Are Parkinson's Disease and Type 2 Diabetes Linked?
Two seemingly unrelated conditions may have more in common than researchers previously believed. A new study published in the August 2017 issue of The Lancet found that a common diabetes drug could affect the progression of Parkinson’s disease.
Parkinson’s disease, a neurodegenerative disorder that slowly limits a person's ability to control his or her movements, affects about 1 million people in the United States, according to the Parkinson’s Disease Foundation. The study authors of the Lancet article set out to find alternative treatments that could slow down disease advancement.
“All of the current treatments we have for Parkinson’s disease help manage the symptoms but don’t affect the progressive nature of the underlying disease,” explains one of the study's coauthors, Dilan Athauda, a bachelor of medicine and bachelor of surgery, a clinical researcher at the University College London, and a member of the Royal College of Physicians.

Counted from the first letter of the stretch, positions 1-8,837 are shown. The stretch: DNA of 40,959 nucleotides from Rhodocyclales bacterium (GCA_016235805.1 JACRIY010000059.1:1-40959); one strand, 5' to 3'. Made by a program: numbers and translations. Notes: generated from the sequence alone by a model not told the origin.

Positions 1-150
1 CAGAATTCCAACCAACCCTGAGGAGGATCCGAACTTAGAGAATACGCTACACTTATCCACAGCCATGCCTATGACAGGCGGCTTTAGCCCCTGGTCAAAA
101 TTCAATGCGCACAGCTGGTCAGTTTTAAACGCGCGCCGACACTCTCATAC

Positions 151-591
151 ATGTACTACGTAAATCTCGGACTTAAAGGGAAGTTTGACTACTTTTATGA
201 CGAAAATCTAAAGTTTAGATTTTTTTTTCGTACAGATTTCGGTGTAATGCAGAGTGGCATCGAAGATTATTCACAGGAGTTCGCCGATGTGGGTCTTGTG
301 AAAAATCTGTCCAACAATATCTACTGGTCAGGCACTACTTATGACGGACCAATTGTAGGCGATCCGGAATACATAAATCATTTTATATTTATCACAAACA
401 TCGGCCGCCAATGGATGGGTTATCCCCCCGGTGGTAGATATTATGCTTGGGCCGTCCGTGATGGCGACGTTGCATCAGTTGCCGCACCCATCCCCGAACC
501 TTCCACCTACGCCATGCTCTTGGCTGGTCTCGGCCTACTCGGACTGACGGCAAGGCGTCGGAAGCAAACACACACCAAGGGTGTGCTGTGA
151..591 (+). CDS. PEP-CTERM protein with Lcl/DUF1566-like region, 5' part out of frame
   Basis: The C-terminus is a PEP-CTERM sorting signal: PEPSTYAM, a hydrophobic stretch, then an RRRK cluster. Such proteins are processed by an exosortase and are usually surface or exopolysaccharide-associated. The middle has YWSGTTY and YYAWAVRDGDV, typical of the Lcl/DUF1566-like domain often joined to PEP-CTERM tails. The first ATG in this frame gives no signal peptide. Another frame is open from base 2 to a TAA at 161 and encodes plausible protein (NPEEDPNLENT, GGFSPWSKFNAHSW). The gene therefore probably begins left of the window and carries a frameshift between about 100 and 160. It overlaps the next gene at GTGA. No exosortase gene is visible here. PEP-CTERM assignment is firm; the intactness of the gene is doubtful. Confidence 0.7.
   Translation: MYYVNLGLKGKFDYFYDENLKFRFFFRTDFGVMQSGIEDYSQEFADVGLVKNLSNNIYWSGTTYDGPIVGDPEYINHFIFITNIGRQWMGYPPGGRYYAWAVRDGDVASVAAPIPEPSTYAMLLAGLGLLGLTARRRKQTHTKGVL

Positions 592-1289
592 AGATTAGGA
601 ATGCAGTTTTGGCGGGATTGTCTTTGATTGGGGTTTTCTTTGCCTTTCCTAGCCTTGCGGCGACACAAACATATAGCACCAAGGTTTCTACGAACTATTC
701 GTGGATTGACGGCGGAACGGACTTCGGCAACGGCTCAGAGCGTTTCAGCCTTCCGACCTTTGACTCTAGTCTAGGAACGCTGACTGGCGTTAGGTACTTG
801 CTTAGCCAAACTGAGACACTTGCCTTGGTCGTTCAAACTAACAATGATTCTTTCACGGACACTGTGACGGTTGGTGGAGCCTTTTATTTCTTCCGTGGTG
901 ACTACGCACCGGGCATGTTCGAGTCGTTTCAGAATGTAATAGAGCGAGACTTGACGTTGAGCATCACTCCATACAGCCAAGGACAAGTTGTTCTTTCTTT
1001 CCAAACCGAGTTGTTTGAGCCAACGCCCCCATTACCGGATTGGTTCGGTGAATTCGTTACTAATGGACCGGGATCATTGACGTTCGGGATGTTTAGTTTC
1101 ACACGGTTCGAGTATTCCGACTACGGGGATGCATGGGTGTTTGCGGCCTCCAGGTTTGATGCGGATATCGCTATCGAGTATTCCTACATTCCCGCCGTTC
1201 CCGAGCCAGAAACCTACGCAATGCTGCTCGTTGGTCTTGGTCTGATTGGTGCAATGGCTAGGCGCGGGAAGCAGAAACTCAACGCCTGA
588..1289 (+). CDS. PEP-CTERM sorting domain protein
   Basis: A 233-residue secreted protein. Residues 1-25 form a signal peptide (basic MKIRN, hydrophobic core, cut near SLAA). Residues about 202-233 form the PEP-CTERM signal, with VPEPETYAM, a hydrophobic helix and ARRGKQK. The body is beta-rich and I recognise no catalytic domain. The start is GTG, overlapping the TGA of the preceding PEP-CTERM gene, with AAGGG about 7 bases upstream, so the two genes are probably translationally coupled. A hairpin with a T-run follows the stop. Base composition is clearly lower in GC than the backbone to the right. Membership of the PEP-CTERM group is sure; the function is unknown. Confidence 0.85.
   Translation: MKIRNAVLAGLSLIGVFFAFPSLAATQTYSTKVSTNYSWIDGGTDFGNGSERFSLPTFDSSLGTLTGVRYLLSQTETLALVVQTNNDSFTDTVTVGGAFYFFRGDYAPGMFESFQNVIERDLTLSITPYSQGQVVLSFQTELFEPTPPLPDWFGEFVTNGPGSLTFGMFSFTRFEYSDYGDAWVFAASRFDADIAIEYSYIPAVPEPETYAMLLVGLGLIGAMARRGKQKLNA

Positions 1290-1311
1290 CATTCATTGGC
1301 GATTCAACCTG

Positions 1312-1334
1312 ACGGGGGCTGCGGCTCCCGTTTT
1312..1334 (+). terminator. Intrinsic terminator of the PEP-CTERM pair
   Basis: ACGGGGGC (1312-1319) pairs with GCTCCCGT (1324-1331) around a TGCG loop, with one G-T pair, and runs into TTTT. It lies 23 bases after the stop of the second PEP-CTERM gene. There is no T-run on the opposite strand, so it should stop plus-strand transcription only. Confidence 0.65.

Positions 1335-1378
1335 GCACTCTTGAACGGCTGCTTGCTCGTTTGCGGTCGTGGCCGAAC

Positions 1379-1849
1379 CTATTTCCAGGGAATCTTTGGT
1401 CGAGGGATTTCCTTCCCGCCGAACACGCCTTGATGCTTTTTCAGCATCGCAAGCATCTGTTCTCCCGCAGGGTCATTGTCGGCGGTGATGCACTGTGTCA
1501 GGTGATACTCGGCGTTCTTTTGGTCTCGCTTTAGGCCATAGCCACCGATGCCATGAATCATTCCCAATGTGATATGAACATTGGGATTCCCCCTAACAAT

The research team set out to examine exenatide, an injection that treats type 2 diabetes by activating a gene that helps your body release insulin. It also slows down how fast your stomach empties after eating, which helps steady blood sugar. Animal studies suggest that this drug may also protect brain cells by activating these same receptors, boosting learning and memory, the researchers note.
The current study was a randomized, placebo-controlled trial, which has long been considered the gold standard in medical research. Half of human study subjects received placebo injections, while the other half got exenatide injections. Continue reading